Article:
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            • Yes, wealth and poverty are relative, their meaning dependent on time and place. America is now moving towards a two-tier society, a classic third word model, comprising a tiny ruling class and a huge underclass. Liberals and progressives want to stop or reverse this process.

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              • Frankly, I think you’re delusional from your hatred of the wealthy but I could be blinded myself.

                You see this giant “underclass” being created in the US and I see a bunch of people who are part of the global 1% – and we’re talking about the same people!

                It may just be that I’ve been too many places that were filled with real poor people and I can’t abide by the people in the US who claim they’re poor when they have more material wealth and economic security than almost anyone else in the world.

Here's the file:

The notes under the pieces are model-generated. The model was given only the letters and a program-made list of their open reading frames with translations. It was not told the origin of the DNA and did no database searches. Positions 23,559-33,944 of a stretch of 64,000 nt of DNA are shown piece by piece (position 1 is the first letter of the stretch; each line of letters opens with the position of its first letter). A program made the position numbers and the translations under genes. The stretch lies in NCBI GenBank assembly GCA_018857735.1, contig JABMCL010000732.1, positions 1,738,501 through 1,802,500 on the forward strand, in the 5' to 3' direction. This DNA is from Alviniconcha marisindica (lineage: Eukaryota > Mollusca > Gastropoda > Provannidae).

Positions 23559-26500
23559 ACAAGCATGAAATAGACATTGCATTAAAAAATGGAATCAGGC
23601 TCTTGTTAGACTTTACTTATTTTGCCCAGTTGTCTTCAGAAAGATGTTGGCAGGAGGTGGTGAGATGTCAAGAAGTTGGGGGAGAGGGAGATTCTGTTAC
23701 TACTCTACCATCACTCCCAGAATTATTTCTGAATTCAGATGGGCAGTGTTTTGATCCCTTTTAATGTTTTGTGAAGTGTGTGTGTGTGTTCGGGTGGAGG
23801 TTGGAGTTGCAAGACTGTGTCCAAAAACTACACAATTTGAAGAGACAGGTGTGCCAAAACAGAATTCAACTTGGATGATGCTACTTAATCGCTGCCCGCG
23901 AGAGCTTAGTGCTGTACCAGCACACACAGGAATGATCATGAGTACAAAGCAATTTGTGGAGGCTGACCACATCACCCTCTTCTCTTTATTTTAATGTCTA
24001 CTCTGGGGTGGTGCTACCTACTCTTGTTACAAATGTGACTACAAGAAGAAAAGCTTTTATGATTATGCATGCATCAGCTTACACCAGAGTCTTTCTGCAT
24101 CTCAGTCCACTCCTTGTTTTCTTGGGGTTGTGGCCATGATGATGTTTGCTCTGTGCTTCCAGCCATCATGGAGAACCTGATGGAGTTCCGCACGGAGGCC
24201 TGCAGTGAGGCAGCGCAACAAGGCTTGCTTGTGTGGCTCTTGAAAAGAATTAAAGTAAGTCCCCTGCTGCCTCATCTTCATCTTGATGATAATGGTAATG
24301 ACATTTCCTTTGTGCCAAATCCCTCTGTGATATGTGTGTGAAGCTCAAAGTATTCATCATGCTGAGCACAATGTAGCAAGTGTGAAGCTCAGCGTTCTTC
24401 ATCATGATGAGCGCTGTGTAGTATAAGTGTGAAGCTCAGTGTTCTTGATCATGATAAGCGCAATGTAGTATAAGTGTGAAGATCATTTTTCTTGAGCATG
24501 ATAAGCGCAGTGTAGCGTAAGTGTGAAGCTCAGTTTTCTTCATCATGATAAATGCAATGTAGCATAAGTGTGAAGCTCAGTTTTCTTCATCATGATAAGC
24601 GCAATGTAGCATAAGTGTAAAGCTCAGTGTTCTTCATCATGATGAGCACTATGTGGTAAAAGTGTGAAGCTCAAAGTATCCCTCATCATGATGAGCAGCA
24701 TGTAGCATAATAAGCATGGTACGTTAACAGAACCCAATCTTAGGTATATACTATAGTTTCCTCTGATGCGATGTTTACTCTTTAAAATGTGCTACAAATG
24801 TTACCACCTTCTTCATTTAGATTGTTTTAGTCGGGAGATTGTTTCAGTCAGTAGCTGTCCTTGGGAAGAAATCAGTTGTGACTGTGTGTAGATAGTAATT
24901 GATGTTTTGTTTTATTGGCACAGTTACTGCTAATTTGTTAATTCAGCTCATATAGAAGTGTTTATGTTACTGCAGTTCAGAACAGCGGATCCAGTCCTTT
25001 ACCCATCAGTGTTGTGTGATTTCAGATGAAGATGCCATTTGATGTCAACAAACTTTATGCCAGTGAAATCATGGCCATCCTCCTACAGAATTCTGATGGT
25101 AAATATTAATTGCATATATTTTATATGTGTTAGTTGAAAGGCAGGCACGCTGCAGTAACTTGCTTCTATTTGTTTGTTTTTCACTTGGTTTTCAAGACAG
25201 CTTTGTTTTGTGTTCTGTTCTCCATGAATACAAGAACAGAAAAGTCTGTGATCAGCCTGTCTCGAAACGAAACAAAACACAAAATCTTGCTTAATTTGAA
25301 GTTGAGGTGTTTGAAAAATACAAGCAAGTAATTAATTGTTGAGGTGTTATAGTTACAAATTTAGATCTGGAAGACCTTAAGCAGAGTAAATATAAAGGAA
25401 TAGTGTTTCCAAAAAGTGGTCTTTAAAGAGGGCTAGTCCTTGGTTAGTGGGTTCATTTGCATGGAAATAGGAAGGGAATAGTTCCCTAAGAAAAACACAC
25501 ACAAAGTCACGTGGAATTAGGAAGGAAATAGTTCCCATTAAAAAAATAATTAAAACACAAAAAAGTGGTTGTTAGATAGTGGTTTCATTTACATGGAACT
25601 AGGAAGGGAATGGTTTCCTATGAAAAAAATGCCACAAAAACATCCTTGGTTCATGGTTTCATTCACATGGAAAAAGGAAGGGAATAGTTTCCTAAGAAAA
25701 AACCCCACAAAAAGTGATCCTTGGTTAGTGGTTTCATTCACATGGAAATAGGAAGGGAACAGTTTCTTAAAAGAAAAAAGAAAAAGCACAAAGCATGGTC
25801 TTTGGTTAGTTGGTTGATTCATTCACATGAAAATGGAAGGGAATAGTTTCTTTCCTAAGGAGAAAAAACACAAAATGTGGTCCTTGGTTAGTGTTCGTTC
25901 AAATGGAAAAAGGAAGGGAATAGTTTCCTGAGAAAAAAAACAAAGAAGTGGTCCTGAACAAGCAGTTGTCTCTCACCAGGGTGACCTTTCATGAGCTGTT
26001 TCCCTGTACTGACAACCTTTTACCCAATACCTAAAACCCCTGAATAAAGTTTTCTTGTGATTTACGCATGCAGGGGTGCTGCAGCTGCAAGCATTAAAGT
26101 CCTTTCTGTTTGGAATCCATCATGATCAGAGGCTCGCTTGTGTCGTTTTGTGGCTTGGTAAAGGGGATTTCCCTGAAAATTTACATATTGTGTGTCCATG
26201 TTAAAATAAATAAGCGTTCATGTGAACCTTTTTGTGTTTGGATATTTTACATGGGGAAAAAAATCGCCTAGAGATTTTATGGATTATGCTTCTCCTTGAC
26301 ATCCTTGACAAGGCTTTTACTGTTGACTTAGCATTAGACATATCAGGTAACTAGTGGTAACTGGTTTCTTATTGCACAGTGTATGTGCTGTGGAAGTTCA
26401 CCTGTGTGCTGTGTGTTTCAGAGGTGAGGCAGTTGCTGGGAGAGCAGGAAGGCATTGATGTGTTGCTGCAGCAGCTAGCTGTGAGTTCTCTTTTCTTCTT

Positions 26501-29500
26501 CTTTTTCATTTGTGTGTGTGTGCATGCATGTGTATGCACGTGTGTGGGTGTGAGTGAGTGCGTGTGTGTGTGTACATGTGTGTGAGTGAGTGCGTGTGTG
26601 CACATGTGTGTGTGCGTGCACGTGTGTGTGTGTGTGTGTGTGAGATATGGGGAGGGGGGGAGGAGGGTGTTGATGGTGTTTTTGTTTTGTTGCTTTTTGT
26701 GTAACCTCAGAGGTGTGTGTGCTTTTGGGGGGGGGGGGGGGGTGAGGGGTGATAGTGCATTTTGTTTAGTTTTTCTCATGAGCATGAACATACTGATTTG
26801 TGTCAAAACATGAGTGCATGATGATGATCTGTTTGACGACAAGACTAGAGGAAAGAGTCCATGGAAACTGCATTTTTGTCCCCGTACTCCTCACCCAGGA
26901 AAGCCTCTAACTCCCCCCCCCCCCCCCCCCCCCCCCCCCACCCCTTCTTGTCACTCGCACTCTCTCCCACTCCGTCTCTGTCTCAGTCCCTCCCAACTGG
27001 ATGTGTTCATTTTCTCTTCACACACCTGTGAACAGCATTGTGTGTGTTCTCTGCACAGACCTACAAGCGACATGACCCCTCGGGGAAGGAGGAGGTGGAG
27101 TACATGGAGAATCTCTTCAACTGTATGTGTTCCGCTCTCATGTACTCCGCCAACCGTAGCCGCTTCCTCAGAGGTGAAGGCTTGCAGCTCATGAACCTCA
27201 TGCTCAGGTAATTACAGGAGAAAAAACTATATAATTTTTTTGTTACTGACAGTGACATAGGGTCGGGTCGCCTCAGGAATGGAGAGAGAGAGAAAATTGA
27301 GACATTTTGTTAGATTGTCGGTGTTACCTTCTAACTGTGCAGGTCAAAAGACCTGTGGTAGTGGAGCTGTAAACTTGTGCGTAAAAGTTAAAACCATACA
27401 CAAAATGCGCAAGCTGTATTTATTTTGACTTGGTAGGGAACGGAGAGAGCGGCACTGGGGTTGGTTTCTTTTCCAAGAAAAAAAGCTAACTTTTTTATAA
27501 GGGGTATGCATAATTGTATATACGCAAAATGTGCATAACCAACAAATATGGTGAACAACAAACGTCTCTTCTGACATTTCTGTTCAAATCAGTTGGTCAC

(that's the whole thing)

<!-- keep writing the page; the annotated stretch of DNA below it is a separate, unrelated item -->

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                • There are places in the world where a man who owns ten goats is a wealthy and respected member of his community. Here in the US wealth is measured differently; a person may have a car and a television, yet live a marginal, paycheck to paycheck existence, working a job with no security, no healthcare, no future, and no dignity. This the direction America is now heading for 99% of the population.

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                • America is certainly, in some ways, heading in the direction that you’re saying but not for the reasons that you’re alluding to in this comment and have spoken of openly in others.